QuickStand Eco by Humanscale
At this year’s Orgatec, Humanscale, the leader in ergonomic tools that improve the health and comfort of work life, introduced a redesign of its best-selling line of monitor arms, M2.1, M8.1 and M10. These monitor arms offer a full cable management solution, clearing desktops of unsightly wires and neatly incorporating them into the length of the arm. The company's QuickStand Eco (pictured right) is the next generation in portable sit-stand solutions. Sleeker, easier to use and comprising more sustainable materials than ever before, it features a simple setup, portability and near effortless adjustability. The Smart Ocean task chair embodies Humanscale’s sustainable manufacturing ethos, incorporating almost two pounds of recycled NetPlus material, the first ergonomic chair built with this recycled material.
Space Divider by Kettal
Spanish outdoor furniture supplier Kettal showed its Space Divider — a modular structure that can be used to define and divide spaces, such as lounge zones, cafeteria, kitchen and in the workplace. The product consists of walls in a range of sizes, colours and materials. It can be easily customised, thanks to the wide variety of finishes. The Space Divider includes the options of LED lighting, shelves, sockets and USB ports.
Lan by GAN
The Asian inspiration is easily recognisable in the new Lan collection, designed by Chinese architects Lyndon Neri and Rossana Hu. Different elements can be combined with Lan, such as the seating modules and screens, combining textures and patterns. The colour indigo that gives the collection its name (translated from Mandarin) is a nod to tradition (in China, indigo is the colour of the traditional storage chest). It’s combined with a light and mobile sofa design. The backing is influenced by the antique looms and pays homage to Gan’s textile origins. Cushions are arranged side by side on the seating module, leaving enough space for a timber tray that can be used as a side table. The fact that the cushions and tray can be moved, allows different configurations as preferred. Other elements from the Lan collection include the backless seating module and moveable screen, which can also be freely placed to divide spaces. The collection redefines the idea of rug and sofa, by combining them to create something totally new.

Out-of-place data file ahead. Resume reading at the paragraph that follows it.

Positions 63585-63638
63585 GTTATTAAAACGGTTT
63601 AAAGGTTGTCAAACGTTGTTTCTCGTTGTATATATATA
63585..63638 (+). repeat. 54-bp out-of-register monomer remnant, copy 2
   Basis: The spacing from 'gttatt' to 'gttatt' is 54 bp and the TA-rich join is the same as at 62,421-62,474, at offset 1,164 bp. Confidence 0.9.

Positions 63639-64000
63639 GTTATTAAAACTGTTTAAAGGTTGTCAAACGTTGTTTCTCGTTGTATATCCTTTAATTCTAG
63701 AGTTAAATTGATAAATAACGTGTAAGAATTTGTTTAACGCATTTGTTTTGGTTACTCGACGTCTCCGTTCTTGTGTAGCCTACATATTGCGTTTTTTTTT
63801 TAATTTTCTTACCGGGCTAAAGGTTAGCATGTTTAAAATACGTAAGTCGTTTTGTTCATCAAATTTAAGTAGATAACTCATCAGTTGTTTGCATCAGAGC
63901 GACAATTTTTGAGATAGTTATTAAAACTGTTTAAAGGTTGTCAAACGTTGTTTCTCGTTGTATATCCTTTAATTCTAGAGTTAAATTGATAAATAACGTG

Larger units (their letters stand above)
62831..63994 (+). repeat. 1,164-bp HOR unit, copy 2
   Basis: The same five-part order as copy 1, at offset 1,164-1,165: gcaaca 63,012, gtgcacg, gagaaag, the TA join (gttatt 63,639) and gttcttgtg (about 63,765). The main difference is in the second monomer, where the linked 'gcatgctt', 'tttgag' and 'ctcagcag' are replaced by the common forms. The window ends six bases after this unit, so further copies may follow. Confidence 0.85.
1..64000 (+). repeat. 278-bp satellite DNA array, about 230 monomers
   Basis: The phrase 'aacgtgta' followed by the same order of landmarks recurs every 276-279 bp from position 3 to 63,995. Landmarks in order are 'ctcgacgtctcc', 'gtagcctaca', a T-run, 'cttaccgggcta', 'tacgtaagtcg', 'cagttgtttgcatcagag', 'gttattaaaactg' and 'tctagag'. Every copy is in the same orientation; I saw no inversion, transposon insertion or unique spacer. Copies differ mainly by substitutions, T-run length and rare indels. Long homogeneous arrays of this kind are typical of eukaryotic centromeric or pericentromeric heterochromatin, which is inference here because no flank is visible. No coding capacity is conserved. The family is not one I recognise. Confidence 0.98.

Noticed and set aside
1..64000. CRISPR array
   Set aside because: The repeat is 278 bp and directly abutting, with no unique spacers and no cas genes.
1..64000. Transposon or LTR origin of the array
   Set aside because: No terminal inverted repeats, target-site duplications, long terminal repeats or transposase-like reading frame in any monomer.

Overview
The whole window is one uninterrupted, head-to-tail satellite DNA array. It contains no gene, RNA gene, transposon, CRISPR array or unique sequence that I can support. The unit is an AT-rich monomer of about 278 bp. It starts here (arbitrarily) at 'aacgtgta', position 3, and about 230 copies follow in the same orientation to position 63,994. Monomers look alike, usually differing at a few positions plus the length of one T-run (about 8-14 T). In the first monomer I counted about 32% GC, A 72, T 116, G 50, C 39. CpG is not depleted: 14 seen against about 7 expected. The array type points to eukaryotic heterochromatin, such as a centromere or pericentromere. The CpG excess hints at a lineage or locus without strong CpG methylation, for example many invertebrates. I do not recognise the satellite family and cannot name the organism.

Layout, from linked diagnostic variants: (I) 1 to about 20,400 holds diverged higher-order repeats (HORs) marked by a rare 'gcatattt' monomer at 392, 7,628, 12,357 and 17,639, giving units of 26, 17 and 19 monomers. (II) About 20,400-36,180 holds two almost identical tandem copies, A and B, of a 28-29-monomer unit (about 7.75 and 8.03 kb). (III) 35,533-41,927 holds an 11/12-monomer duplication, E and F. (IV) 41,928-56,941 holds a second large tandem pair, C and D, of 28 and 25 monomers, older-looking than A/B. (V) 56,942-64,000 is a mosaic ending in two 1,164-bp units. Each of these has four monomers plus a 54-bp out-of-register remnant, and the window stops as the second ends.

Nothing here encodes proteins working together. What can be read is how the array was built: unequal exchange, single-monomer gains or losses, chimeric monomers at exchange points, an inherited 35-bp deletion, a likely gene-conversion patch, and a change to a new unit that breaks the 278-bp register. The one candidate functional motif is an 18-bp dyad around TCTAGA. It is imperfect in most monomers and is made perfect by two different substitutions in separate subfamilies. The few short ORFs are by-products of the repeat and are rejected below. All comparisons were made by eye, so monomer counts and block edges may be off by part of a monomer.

Soft Work by Vitra
Vitra presented three concepts for workspaces under the title 'Work 2018', along with new and revised products by designers such as Edward Barber & Jay Osgerby, Antonio Citterio and Arik Levy. Instead of creating a working environment centred on desks with peripheral sofas, Soft Work by Barber & Osgerby for Vitra focuses on tables around the seats, uniting expertise from the home, office and public sectors. Barber and Osgerby see this as a long-term development: “The workstation is going the same way as the dining room — it’s disappearing as an archetype. The desk has had its day. With mobile technology you need a place to sit occasionally, or a comfortable place to hang out. That’s our belief.” Technical components are seamlessly integrated while practical table surfaces, power outlets and charging stations can be added to support flexible work, whereas its ergonomic design — padded seat cushions, backrest and increase seating height — ensure users can sit comfortable for extended periods of time. The range will be available from June 2019.
Among the notable products showcased by Moroso at Orgatec was the new modular Tape seating system by Benjamin Hubert. Tape is an innovative product that brings together fashion, technology and sustainability. It’s named after the polyurethane tape, used for sports clothing, which is applied to join together small-sized scraps of fabric that would otherwise be discarded. The tape element is an aesthetic feature of the sofa and has an important functional role. The sofa comprises a series of different “building blocks” — seats, backs and armrests — elements which can be placed together to create various combinations so that the design can be adapted to large public spaces and also to smaller living areas. Each individual block is subdivided into a series of fabric panels, held together by the strips of polyurethane tape, which fulfill both an aesthetic and a constructional role. Read more about this collection here.